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Gaelic Football History

References to the Gaelic Games, in particular hurling, go back to 1272BC. The earliest accounts of football date from county Meath in 1670. In the 17th and 18th Century both games were noted to be important to Irish life.

Gaelic Athletic Association
In 1884 on the 1st November a group of men, between 7 and 14, met in the Commercial Hotel in Thurles and founded the Gaelic Athletic Association for the Preservation and Cultivation of National Pastimes. The foundation appears to be the culmination of a lot of ground work being done behind the scenes by Michael Cusack.

Cusack was a native of the Burren in County Clare. At an early age he played hurling as well as Rugby Union. He spoke fluent Irish. He trained as a teacher and eventually settled in Dublin where he set up an academy to assist in the entrance of students to the Police and Civil Service. He was particularly interested in the revival of Hurling. The Cusack Stand in Croke park was named after him in recognition of his contribution.

The stamp at right was issued on the 23rd August 2006 to commemorate the Centenary of his death.

If Cusack was the driving force, it was Maurice Davin, the first President, who nurtured the organisation through its initial years.

Rules for football and hurling were drawn up in January 1885 and the first championship was played in 1887 with eight of the counties participating in football.

In 1887 the radical secret society the Irish Brotherhood tried to take over the association but this was resisted, with the resignation of Davin. A "reconstruction" conference restored Davin in 1888.

Politics and the GAA have always been frequent bedfellows. In 1902 Rule 27 was passed. It read "any member of the association who plays or encourages in any way rugby, football, hockey or any imported game which is calculated or injuriously affect our national pastimes, is suspended from the association."  It was deleted in 1971.

Rule 21 prohibits members of the Royal Ulster Constabulary and British Defense Forces from participating in Gaelic Games. The reality is it is probably of little relevance.

The 1934 Hurling stamp was issued to celebrate the 50th Anniversary of the GAA while one stamp each for football and Hurling were issued in 1984 to celebrate the Centenary of the GAA.


Archbishop Croke

Archbishop Croke was born in Cork in 1823. He was ordained a priest in 1847 in Rome and returned to Ireland during the Great Famine. After attending the first Vatican Council he became Bishop of Auckland in New Zealand. He returned in 1875 to become Archbishop of Cashel. He became involved in social policy and openly supported home rule and the Land League. His enthusiastic support of the GAA contributed to its rapid development throughout rural Ireland. His name is perpetuated in Croke Park, the Dublin headquarters of the GAA. He died in 1902.

The stamp at left was issued on 17th September 2002 to commemorate his death.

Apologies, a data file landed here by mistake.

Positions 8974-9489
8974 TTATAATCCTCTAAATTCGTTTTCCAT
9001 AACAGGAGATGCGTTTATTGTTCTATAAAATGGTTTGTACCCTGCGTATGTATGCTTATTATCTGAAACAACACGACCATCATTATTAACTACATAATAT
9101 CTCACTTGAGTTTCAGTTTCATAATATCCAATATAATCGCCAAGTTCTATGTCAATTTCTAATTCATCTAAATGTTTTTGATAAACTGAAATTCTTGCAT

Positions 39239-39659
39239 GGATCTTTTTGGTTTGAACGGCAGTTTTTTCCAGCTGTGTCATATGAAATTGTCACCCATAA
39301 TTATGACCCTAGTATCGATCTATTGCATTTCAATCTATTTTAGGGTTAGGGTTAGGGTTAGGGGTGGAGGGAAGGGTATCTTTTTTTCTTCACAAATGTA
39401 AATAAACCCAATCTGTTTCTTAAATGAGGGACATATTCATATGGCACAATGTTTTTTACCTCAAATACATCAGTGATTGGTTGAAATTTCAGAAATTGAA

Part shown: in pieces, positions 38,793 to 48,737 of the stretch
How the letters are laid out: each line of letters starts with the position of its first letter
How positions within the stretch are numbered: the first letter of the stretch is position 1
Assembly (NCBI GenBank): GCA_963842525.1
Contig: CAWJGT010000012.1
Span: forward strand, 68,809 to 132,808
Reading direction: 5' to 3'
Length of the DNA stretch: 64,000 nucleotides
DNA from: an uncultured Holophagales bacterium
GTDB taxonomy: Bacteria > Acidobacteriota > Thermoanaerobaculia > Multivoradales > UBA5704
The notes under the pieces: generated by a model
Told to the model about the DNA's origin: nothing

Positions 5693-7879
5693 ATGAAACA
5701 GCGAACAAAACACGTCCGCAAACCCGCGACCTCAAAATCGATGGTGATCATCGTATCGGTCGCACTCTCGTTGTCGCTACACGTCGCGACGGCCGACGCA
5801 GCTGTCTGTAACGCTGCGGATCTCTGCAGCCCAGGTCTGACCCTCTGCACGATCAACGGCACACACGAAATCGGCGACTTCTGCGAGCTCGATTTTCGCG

Michael Davitt
He was Born at Straide, County Mayo in 1846. He was the son of a small farmer. He was imprisoned between 1870 and 1877 for his political activities. On August 16th, 1879, the Land League of Mayo was formally founded in Castlebar, with the active support of Charles Stewart Parnell. On October 21st, 1879, the National Land League was formed in Dublin with Parnell as President, and Davitt as one of the secretaries. From that time right on to 1882 the Land War was fought in earnest.- British Prime Minister Gladstone at first replied with coercion, but was finally forced into making important concessions. Davitt served as an MP for County Meath, North Meath and South Mayo and was a patron of the GAA from its foundation.

The stamp above was issued on 4th July 1996  to commemorate the 150th Anniversary of his birth. Another
stamp was issued on 5th September 2006 on the Centenary of his death.

Charles Parnell

Parnell was a protestant landlord whose family estate was at Avondale, Co. Wicklow. He was first elected to parliament in the Meath by-election of April 1875 and joined the Home Rule Party. Parnell was only twenty-nine when he entered parliament. On 21 October 1879, Davitt founded the Irish National Land League in Dublin with Parnell as President. The main objectives of the League were to provide tenants with a fair rent, fixed tenure and free sale. The long term aim was that farmers would own the land (peasant proprietorship). Trouble loomed for Parnell however, in his private life. He had secretly courted a married woman, Kathleen O'Shea, the husband of whom filed for divorce, naming Parnell as the co-respondent. He tried to ignore the scandal and continued his public life. Public pressure in Ireland and from Gladstone in England eventually brought his downfall and he died shortly afterwards, in 1891.

The above stamp was issued in 1991 to commemorate the Centenary of his death, while the set below was issued on the 16th September 1946 to commemorate the birth of both Davitt and Parnell.